I recently joined the Eclipse developer list and would like to introduce myself. I am one of the founders of Apache Pivot, an open-source platform for building RIAs in Java:
Paraphrasing our web site, Pivot "combines the enhanced productivity and usability features of a modern RIA toolkit with the robustness of the industry-standard Java platform...[It] includes features that make building modern GUI applications much easier, including declarative UI, data binding, effects and transitions, and web services integration."
We created Pivot for two primary reasons:
- To provide a viable option for developers who want to build rich Internet applications in Java (or any other JVM-compatible language). Of the three major RIA platforms (Flex, Silverlight, and JavaFX), none support the Java programming language or any of the popular JVM scripting languages such as Groovy or Scala: Flex applications are written in ActionScript, Silverlight applications are built using .NET, and JavaFX applications are built with JavaFX Script. Pivot allows Java developers to build RIAs using technologies and APIs they already know.
- To provide a truly open alternative for RIA developers. While they may be open source to varying degrees, Flex, Silverlight, and JavaFX are still proprietary platforms that are driven by corporate objectives. Since its inception, Pivot was envisioned as an open-source project and is driven entirely by the software development community.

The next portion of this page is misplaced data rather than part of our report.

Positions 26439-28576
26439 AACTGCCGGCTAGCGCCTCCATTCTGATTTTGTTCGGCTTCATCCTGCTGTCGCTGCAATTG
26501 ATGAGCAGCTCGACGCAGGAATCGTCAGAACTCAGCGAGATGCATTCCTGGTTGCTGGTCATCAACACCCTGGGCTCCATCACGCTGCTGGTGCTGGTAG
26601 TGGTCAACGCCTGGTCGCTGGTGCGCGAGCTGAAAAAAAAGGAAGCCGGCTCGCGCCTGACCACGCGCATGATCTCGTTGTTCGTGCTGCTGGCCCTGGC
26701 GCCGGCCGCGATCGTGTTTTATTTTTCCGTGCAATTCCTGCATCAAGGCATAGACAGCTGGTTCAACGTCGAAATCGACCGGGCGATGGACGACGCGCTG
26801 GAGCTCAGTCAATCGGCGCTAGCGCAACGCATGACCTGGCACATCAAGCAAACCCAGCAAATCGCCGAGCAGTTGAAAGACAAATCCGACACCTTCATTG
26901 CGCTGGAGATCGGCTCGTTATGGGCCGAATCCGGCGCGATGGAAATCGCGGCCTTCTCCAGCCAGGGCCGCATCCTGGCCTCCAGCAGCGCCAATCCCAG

Like Swing and JavaFX, Pivot rendering is currently based on Java2D. We had originally wanted to use SWT because we believe it is a superior alternative to AWT. However, we ultimately went with Java2D because it was not possible to deploy SWT apps in a browser, one of our primary use cases.
Browser deployment aside, there are numerous advantages to using SWT over Java2D:
- It would allow Pivot developers to reach more users by building Eclipse plugins or RCP applications using Pivot.
- It would make it considerably easier to build a Pivot GUI builder in Eclipse, a much-requested feature (we already build the platform itself in Eclipse).
Pivot is architected in such a way that the impact of migrating to SWT would be minimal to most applications. However, the level of effort to port Pivot's "skins" to SWT would be non-trivial, so this is not something we would look to undertake without sufficient interest from the Eclipse community. The primary hurdle is the lack of an "SWT plugin" that would allow SWT applications to run in a web browser (similar to an applet). I understand that there are some technical challenges around providing such a plugin, but they can almost certainly be overcome.
So, my question to you is - might there be any interest in the Eclipse community for building Eclipse plugins or RCP apps using Pivot? Further, is there sufficient interest in an "SWT plugin" to justify development of such a feature?
I believe that a combination of Pivot and SWT could be very compelling, and I would very much like to hear your thoughts if you would be willing to share them.
Thanks for your consideration. Looking forward to hearing from you.
Back to the top